A South Florida pet store is advertising itself as the "No. 1 celebrity kennel in the world," but an NBC 6 investigation, "Puppy Heartbreak," found some of those celebrities are calling it something else.|
Maybe you've seen the ads or visited the Web site.
Wizard of Claws sells thousands of the prized teeny tiny dogs, touting happy celebrity clients.
"What do Jon Secada, Jennifer Love Hewitt, and Eddie Jones have in common?" the Wizard of Claws commercial says.
"He markets his Web site to celebrities," said Paul Zimmerman, who bought a dog from Wizard of Claws. The store even have billboards.
"My husband said, 'I remember seeing this billboard, Wizard Of Claws,'" said Leslie Finkelstein.
Finkelstein and Paul Zimmerman were drawn in by the image, but when they bought puppies, Nikki and Lucy quickly became severely sick.
"We were very concerned," Zimmerman said. "Tuesday, first thing in the morning, we brought her in, admitted her here, they put her on the IV."
"I was hysterical my puppy was going to die," Finkelstein said.
In fact, NBC 6 found unhappy Wizard of Claws customers across America who claim they got dogs that were sick or genetically defective.
NBC 6 wanted to know, if there were a lot of unhappy "regular" customers, why were the celebrity customers so happy? So, we called them. It turns out some weren't so happy after all.
The drummer for Aerosmith, Joey Kramer, told NBC 6 his dog was so sick he had to give it to his veterinarian and never got his money back.
"As a matter of fact, we had some problems with the dog," Kramer said. "And they wouldn't stand behind the dog."
"Was it ill?"
"Yeah. The dog was ill," Kramer said.
Jennifer Love Hewitt's publicist told NBC 6 her dog has been "sick as hell since she got the puppy."
Pro baseball player Mike Morse said his veterinarian told him his dog would have died had he not sought urgent car.
And, perhaps the most famous of all Wizard of Claws celebrity dogs, Baby Doll Pliner -- the icon for the famous line of shoes -- grew twice the size the store promised and, as soon as they bought her, she, too, became very ill.
"It was really bad," Lisa Pliner told NBC 6.
All of Baby Doll's lower teeth had to be removed.
The Pliners, who could afford the thousands of dollars in vet bills, grew suspicious of Wizard of Claws over something else.
"The biggest problem was getting the papers," Donald Pliner said. "I mean, continuously, continuously calling, 'Where are the papers? Where are the papers to prove where the dog actually came from?'"
"What's the most you've ever sold a dog for?" Burnside asked Jim Anderson, who runs Wizard of Claws.
"Uh, $10,000," Anderson said.
"$10,000?" Burnside asked.
"$10,000, absolutely," Anderson said.
Anderson said an expensive dog is like a Chanel jacket: you get what you pay for.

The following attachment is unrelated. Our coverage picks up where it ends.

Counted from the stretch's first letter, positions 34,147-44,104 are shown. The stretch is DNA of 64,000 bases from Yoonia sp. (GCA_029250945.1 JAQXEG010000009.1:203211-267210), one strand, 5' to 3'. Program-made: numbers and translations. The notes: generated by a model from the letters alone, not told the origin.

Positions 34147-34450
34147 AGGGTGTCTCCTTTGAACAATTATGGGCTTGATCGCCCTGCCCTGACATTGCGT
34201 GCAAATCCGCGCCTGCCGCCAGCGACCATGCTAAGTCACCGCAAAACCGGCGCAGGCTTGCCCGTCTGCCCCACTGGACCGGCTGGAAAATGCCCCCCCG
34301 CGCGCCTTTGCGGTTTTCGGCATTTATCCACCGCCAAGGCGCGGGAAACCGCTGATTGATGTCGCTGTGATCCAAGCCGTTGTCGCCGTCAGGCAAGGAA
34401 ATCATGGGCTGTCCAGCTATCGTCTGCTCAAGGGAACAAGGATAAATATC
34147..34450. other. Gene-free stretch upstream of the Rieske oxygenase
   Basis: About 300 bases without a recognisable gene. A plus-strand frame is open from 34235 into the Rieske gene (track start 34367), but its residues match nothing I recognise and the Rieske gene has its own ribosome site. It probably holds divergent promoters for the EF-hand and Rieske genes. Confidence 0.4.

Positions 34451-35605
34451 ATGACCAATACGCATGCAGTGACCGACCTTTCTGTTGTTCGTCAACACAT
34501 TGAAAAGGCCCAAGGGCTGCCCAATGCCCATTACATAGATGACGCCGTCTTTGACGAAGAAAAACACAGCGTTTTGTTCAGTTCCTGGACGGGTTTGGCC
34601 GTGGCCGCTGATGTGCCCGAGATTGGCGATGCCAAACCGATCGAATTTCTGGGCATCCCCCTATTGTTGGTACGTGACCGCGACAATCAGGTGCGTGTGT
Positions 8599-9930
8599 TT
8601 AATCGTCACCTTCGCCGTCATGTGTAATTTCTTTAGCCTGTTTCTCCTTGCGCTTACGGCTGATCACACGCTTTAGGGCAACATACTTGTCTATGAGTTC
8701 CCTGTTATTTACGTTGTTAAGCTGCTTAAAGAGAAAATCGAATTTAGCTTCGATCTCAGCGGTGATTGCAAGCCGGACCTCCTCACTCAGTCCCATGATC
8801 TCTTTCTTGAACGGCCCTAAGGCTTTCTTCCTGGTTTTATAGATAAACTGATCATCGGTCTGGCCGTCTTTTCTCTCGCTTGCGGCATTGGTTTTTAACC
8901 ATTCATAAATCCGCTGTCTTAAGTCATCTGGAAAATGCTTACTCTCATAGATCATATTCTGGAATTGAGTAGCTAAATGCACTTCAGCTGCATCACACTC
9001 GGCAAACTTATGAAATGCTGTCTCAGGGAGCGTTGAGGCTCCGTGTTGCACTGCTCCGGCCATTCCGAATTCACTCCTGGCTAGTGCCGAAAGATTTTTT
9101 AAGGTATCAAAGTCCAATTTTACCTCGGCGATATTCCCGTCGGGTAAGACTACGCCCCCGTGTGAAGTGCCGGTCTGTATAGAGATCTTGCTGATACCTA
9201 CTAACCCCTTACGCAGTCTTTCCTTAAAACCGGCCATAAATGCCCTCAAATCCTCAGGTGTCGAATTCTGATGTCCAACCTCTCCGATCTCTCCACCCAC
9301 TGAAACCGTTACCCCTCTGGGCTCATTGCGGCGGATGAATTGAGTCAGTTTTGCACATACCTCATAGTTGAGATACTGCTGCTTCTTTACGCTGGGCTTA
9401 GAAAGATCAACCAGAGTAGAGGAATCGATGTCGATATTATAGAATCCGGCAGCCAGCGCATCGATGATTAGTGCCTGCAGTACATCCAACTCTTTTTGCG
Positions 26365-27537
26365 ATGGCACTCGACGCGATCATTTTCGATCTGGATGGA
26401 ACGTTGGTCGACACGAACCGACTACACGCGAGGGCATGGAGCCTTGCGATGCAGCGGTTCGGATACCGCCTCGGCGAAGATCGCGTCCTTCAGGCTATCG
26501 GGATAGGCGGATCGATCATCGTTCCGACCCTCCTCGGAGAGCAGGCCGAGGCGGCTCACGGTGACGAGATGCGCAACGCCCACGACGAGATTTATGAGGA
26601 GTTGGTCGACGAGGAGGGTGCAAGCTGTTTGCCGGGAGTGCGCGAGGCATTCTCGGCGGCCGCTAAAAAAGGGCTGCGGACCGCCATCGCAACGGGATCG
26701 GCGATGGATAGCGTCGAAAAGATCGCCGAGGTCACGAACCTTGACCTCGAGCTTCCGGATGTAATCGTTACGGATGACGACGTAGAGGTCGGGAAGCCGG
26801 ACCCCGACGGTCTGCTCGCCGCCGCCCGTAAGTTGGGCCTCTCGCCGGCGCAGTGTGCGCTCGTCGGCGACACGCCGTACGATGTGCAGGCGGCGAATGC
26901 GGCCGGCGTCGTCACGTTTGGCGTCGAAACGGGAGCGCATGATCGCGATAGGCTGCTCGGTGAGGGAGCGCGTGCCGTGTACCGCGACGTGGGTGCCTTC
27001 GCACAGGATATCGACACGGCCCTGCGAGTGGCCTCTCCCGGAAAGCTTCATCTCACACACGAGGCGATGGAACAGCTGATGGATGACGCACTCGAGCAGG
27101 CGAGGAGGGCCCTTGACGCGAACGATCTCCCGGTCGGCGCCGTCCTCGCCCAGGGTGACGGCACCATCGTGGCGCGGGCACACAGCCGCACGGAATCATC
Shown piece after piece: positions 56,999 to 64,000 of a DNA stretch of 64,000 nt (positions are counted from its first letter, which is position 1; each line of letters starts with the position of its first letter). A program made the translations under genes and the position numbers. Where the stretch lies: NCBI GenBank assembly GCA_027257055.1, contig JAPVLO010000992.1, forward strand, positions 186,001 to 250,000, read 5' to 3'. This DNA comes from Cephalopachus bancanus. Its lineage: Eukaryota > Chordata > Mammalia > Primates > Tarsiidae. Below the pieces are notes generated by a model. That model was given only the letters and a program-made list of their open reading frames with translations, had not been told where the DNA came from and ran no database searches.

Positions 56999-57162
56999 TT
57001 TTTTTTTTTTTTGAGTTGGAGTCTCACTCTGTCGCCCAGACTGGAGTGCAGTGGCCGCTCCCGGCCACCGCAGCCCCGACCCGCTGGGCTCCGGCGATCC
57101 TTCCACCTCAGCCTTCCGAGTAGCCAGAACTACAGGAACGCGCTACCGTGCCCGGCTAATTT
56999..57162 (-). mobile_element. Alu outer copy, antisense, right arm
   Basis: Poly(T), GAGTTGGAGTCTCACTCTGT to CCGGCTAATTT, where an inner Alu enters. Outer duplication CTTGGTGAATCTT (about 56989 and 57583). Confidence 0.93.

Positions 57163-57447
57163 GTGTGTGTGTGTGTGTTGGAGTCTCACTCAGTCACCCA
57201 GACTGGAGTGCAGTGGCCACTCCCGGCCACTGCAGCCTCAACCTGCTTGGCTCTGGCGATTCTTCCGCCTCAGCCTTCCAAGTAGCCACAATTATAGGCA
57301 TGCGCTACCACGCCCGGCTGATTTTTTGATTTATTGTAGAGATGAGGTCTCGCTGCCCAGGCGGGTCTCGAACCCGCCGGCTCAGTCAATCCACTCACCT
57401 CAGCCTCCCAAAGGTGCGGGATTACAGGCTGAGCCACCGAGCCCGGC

"We buy the best of the best," Anderson said.
But do they always?
NBC 6's hidden camera investigation went inside two of the Midwestern dog breeding operations that supply Wizard of Claws. Experts called them puppy mills.
"You think you're getting the best of the best. What you're getting is oftentimes a very sick animal with genetic defects who came from a puppy mill," said Wayne Pacelle, president of the Humane Society of the United States.
"Would you call that a puppy mill?" Burnside asked Anderson after showing him video of two dog breeding operations in Missouri and Oklahoma from where some of his dogs came.
"I would refer to that as a puppy mill," Anderson said.
As a result of NBC 6's story, Anderson has decided not to do any business with the two dog breeding operations.
Some celebrities are happy: the Osbournes and basketball player Eddie Jones, for example.
But, most celebrities NBC 6 spoke to told us they never gave Anderson formal permission to use their images to promote or endorse Wizard of Claws: not Aerosmith, not Jennifer Love Hewitt, not Jon Secada, not Mike Morse.
"Do you want me to go on?" Burnside asked Anderson.
"Yeah, you can go on," Anderson said.
Not rapper Uncle Luke, not actor Enrique Murciano, not NASCAR champ Jeff Gordon, and certainly not the Pliners.
"It's our reputation," Donald Pliner said. "It's like anything that I do, people that has my name on it. People don't know. They might see that we're part of that."
"In essence, almost none of these celebrities that you're using in your marketing are satisfied customers or got healthy dogs," Burnside said to Anderson.
"Your communication with them -- NBC -- and the forwarding of this negative information to them changed the way they think," Anderson said.
But, the celebrity clientele no longer impresses customers like Paul Zimmerman.
"They sold us a sick dog that's only gotten sicker," Zimmerman said. "What was supposed to be something really nice turned out to be something really terrible."
Both Lucy and Nikki are doing fine, and Anderson maintains that most of the dogs he sells are healthy. NBC 6 received e-mails and calls about "Puppy Heartbreak" from around the country, and will continue to follow the story.
Airdate: Feb. 10, 2006
Reporter Jeff Burnside, Investigative Producer Scott Zamost, photographers Pedro Cancio and Robert Hernandez
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